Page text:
Reno, Nevada—Bidding for the lost treasures of the “Ship of Gold” was strong in one recent auction.
The S.S. Central America sank off the coast of South Carolina during a hurricane in 1857 while traveling from Panama to New York City.
In addition to losing the lives of more than 400 of its passengers, tons of gold bars and coins from the California Gold Rush valued in the millions also went down with the ship.
Recovery from the shipwreck occurred in stages: between 1988-1991 and then again in 2014.
In a Dec. 3 sale, Holabird Western Americana Collections auctioned off gold jewelry, vintage clothing, and other historic items recovered from the site.
The top jewelry lots smashed their pre-sale estimates.
One highlight was a pair of gold watch case covers featuring customized California Gold Rush engravings—one side has a miner leading his pack burro with supplies away from Yerba Buena (the early settlement that became San Francisco) while the other shows the miner heading out of town with San Francisco in the background.
The pair sold for a total of $26,400 (including buyer’s premium), against a $5,000 estimate.
A gold ring with a 10 x 8 mm oval of gold-bearing white quartz went for $14,400, compared with its $1,000 estimate, and a rare medal/badge presented by the Order of Saint Maurice and Saint Lazarus, the world’s second oldest order of knighthood, went for $13,200, compared with a pre-sale estimate of $2,000.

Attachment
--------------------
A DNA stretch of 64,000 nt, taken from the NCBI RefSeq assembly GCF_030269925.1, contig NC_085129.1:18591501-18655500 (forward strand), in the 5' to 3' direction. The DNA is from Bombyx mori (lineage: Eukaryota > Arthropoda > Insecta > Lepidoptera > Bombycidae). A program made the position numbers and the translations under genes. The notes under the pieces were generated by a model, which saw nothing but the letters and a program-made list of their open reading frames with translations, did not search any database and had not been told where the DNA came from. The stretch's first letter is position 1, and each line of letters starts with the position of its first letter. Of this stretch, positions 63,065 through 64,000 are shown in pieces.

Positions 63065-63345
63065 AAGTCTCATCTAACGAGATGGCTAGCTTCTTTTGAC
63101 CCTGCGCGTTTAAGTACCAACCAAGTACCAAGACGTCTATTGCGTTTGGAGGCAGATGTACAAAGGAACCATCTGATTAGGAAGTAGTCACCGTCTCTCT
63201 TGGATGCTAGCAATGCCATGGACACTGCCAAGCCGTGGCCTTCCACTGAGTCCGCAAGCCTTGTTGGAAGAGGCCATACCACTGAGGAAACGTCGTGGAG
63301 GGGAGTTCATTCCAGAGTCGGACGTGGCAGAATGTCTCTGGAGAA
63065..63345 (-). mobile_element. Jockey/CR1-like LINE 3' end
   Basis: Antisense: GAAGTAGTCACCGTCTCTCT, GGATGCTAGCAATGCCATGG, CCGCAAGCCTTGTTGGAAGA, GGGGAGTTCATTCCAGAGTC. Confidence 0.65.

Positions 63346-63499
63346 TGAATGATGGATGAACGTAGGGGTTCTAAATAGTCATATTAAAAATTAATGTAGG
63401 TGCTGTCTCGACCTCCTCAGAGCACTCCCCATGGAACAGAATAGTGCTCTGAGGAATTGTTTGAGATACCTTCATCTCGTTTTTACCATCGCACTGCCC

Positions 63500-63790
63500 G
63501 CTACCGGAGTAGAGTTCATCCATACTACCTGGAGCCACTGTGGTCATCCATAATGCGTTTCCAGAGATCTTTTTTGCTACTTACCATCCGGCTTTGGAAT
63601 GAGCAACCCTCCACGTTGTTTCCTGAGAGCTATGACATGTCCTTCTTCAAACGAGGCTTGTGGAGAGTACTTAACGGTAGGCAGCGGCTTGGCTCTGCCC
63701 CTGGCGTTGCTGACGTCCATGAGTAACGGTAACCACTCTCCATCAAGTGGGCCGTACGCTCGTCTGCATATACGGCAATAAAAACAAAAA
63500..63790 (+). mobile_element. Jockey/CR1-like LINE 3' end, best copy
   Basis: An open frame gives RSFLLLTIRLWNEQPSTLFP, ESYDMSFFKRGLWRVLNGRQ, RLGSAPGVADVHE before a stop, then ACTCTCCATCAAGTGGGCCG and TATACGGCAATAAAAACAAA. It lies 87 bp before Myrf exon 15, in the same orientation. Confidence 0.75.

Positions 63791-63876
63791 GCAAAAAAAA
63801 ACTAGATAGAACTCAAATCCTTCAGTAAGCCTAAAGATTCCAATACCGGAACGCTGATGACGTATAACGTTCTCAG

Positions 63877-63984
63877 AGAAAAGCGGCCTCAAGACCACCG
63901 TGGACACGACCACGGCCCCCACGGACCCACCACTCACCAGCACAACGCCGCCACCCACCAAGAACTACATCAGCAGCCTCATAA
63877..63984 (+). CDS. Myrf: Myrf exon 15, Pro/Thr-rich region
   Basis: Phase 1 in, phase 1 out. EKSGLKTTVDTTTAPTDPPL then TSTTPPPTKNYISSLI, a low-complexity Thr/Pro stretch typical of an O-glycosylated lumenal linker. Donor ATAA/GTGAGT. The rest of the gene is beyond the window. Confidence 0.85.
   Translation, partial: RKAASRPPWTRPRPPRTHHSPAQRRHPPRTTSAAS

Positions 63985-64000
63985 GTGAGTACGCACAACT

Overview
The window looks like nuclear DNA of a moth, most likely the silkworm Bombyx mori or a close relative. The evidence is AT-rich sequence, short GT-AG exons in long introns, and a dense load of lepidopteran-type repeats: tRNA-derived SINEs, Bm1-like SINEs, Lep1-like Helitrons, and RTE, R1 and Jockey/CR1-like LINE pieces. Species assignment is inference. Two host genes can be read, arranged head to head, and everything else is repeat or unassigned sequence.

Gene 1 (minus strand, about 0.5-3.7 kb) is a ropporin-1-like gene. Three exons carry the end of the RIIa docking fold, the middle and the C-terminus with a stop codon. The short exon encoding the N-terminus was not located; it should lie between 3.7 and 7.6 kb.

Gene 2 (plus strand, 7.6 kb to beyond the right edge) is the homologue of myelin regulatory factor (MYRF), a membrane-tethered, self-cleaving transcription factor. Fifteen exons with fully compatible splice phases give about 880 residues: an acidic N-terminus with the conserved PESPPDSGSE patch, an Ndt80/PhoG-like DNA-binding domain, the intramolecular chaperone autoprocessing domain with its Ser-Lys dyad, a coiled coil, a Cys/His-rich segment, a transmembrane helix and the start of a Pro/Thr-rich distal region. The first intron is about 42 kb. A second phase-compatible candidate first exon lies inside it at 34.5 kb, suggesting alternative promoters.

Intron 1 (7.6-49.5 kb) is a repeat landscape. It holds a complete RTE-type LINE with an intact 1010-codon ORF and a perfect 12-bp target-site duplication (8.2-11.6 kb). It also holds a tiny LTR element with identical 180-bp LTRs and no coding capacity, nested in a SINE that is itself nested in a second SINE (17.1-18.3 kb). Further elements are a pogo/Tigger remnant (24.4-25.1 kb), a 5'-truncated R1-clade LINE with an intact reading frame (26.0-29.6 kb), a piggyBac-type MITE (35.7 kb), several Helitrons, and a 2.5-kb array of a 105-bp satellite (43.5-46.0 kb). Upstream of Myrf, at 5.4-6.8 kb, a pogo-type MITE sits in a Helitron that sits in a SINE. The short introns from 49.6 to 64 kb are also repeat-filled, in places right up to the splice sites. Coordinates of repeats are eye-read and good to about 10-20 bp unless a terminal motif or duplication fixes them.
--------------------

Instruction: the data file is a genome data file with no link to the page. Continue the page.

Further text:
See: Highlights from the S.S. Central America Auction
There was also a double stickpin featuring two gold nuggets, each of which are soldered to a 1.5-inch stick pin, that are then joined by a four-inch gold curb chain, that sold for $12,000 against an initial estimate of $1,000.
A gold pendant made from a 25 x 22 x 4 mm piece of gold-bearing white quartz mounted in a frame that lets the stone spin on a horizontal axis and featuring an engraving reading “G.F.C. Banks” sold for $11,100 compared to a pre-sale estimate of $2,000.
A dome-shaped pinback with 15 irregularly shaped diamonds—with the largest at center, surrounded by seven slightly smaller diamonds and again by another seven smaller diamonds—in 18-karat gold garnered $8,400 at the sale.
There were also several rings with heart shapes that would’ve eventually been engraved with lovers’ initials that sold for above their estimates.
The auction also featured many other interesting items from the sunken ship.
The top lot of the sale overall was a pair of men’s work pants recovered from a trunk in the ship. According to Holabird, the five-button fly suggests they were an early manufacture of work pants sold by Levi Strauss and appear to be miner’s pants.
They went for $114,000 at the auction, more than doubling their pre-sale estimate.
A ring with three brass keys and a brass key tag engraved with “// S.S. Central America / Purser Hall / S. L. //” recovered from the purser’s safe went for $103,200; and a Wells, Fargo & Co. engraved treasure box lid—the only known piece of an original Wells Fargo gold treasure box from the California Gold Rush of the 1850s, according to Holabird—sold for $99,600.
A second auction featuring hundreds of additional artifacts from the shipwreck will be held in February.
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